Increases in MRI & PET scans may lead to more incidentalomas: 3 things to know


The increased use of imaging techniques, such as MRI and PET scans, may lead to a spike in incidental abnormalities called incidentalomas, according to a study published in The BMJ.

Here are three things to know:

1. Researchers developed a collection of systematic reviews and meta-analyses of observational studies from Medline and Embase databases that gave a prevalence of incidentalomas.

2. Three of the nine total meta-analyses addressed incidentalomas in spine, cardiac and brain MRI scans.

3. The percentage of patients with a detected incidentaloma for each imaging test was:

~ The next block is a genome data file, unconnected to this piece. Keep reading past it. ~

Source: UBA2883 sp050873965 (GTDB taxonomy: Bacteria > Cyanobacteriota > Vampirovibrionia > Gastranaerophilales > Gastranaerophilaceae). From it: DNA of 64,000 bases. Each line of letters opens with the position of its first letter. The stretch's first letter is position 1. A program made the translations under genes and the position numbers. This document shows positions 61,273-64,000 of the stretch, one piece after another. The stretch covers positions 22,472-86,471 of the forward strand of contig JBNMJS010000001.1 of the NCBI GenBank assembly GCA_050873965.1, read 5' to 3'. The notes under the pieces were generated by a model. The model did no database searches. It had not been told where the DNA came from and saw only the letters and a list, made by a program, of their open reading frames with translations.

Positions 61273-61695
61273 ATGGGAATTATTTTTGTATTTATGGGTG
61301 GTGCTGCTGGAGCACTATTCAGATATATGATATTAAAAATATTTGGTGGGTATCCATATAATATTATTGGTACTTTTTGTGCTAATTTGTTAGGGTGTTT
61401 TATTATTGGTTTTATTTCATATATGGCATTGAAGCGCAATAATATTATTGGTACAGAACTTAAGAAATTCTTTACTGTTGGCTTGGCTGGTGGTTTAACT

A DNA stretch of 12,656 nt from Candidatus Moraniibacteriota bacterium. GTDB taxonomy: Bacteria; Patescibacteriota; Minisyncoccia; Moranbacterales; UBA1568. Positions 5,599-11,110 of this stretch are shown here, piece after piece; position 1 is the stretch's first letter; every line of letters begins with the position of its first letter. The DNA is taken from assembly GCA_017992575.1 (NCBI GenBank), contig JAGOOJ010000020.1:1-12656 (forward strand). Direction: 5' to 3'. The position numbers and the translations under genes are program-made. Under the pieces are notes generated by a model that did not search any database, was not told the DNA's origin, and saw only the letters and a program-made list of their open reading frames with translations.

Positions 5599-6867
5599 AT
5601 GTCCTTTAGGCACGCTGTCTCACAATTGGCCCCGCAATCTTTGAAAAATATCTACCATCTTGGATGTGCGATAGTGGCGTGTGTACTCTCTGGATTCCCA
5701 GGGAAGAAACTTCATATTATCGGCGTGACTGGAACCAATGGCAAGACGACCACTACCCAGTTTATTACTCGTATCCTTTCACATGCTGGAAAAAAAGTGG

• Chest computed tomography — 45 percent
• Computed tomography colonoscopy — 38 percent
• Cardiac MRI — 34 percent
• Spine MRI — 22 percent
• Brain MRI — 22 percent
• PET/computed tomography — 2 percent
• Chest computed tomography for incidental pulmonary embolism — 2 percent

Researchers concluded while computed tomography of the chest lead to incidentalomas, computed tomography colonoscopies and cardiac MRI scans had the highest rate of incidentalomas. Also, there is a large variability across different imaging techniques regarding the prevalence of incidentalomas.

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